On 16 May 2022, the Fair Work Commission reached a provisional view that a term providing for 10 days of paid family and domestic violence leave (FDV Leave) should be included in modern awards.
This view was reached in the FDV Leave review decision which was part of the four yearly modern award review, and was delivered by a Full Bench of the Fair Work Commission (the Commission) comprised of President Justice Ross, Vice President Hatcher and Commissioner Spencer ( FWCFB 2001).
This decision comes at the request of the ACTU for a review of the current entitlement in modern awards. This followed the Commission's previous decision in 2017 to include an unpaid (rather than paid) FDV Leave entitlement in modern awards. This entitlement was later included in the National Employment Standards in the Fair Work Act 2009 (Cth).
The request follows concerns about the increase in FDV during the pandemic. In reaching its decision, the Commission noted that FDV remains a “gendered phenomenon” towards women, with 1 in 4 women (or 2.2 million women) from the age of 15, as opposed to 1 in 13 men, experiencing at least one incident of violence by an intimate partner. It is estimated that the aggregate cost to employers of the impact of FDV is up to $2 billion per year.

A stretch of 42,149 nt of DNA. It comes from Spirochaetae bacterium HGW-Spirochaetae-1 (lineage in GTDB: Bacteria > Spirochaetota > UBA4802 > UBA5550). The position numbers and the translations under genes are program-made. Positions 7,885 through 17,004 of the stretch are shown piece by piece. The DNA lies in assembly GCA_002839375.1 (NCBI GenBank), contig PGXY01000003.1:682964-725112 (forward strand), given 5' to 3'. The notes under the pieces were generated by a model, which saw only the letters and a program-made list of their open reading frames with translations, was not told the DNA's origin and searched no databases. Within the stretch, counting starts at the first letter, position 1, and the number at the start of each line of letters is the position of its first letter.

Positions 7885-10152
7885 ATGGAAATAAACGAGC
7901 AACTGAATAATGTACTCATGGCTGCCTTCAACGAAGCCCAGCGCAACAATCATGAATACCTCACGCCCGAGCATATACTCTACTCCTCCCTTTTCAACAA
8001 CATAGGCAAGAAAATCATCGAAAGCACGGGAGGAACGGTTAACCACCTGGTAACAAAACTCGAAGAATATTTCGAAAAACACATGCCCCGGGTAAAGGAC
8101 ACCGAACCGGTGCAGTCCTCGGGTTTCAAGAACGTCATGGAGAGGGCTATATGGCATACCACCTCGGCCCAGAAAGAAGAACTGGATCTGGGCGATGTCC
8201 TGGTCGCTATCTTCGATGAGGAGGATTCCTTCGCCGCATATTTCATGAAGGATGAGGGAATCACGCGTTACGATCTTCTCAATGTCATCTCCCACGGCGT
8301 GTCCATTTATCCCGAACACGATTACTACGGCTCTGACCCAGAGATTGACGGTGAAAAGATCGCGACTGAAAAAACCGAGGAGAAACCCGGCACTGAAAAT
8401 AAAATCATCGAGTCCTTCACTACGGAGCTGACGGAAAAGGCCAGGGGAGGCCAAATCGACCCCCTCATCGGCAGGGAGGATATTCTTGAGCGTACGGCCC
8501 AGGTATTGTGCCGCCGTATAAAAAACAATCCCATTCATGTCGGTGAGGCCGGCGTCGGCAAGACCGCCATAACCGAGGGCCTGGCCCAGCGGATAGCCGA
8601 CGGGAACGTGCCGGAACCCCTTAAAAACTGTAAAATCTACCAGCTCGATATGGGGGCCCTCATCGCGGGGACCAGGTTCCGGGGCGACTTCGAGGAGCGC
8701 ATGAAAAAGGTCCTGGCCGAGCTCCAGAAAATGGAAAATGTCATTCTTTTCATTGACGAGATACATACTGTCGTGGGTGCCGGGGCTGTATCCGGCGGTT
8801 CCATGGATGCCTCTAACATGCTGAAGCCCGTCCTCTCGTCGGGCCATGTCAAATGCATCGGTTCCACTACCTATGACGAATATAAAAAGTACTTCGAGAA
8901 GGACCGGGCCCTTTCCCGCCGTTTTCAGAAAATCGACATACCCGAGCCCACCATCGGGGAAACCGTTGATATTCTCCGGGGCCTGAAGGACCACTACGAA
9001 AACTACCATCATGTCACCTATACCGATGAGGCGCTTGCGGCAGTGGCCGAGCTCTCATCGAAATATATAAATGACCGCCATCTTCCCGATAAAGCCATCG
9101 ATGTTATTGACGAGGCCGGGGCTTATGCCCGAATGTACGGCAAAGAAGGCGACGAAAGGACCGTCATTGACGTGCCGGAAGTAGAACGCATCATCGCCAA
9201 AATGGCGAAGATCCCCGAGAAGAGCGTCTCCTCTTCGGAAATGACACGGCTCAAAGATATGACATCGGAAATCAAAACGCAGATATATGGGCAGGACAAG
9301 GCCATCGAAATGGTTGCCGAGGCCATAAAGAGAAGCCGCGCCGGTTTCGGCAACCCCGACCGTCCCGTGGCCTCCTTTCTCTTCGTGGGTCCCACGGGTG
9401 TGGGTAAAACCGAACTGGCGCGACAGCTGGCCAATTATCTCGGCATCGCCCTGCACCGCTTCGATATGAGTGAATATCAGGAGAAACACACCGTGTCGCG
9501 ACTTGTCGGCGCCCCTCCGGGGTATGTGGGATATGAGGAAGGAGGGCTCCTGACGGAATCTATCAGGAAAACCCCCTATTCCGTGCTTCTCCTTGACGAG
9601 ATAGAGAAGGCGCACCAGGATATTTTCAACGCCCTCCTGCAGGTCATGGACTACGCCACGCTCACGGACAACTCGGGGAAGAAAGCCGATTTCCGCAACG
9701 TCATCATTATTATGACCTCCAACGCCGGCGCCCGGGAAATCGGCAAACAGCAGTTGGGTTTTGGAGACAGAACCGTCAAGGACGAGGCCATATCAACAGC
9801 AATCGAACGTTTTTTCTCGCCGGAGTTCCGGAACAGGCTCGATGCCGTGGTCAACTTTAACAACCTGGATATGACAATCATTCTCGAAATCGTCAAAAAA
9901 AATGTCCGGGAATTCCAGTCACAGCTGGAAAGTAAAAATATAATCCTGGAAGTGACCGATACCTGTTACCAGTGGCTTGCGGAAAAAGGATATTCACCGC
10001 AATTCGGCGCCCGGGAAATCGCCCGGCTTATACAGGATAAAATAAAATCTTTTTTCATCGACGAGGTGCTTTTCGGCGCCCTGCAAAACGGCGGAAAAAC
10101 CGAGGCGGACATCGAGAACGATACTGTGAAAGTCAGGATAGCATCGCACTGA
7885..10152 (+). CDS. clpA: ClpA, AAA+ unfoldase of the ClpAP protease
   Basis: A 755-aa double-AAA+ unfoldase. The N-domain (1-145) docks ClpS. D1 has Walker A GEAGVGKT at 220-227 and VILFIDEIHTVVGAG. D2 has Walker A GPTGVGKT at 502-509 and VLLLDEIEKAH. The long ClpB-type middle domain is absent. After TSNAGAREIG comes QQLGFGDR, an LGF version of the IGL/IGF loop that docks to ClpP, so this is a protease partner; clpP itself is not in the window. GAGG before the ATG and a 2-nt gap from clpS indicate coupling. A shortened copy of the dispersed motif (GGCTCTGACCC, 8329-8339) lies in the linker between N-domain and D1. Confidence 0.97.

The Commission also noted that “employment is an important pathway out of violent relationships and paid FDV leave provides significant assistance to employees who experience FDV; it helps individuals to maintain their economic security; to access relevant services, and to safely exit to a life free from FDV”. The Commission also noted that the battleground “is not about whether there is a need to provide paid FDV leave; it is about who pays for it”.
Finally, the Commission observed that the contested issue is not about whether paid FDV Leave is desirable or beneficial to employees – it is about whether it is necessary to vary modern awards to achieve the modern awards objective by providing for paid FDV Leave.
However, the Commission decided that FDV Leave is a critical mechanism for employees to maintain their employment and financial security.
What is the proposed entitlement?
The proposed term will allow employees to take 10 days of FDV Leave per year at their base rate of pay. Currently employees are entitled to 5 days of unpaid leave in a 12-month period.
Will paid FDV Leave now be a NES entitlement?
No. The Commission noted that this is a matter for the Federal Government and any decision to amend the NES is separate to the proceedings in the Commission.
The decision is likely to increase focus on the major parties' policies for gender equality ahead of the election this week.
The ACTU and opposing parties (including ACCI, Ai Group and MGA) are now to prepare a draft model FDV Leave term based on the Commission's provisional views, to be filed by 17 June 2022.
Directions will be made to provide interested parties with an opportunity to express their views about the draft terms filed the Commission's provisions views it expresses about the content of the term, and to provide the Government with an opportunity to clarify its intentions regarding any amendment to the NES if it wishes to do so.
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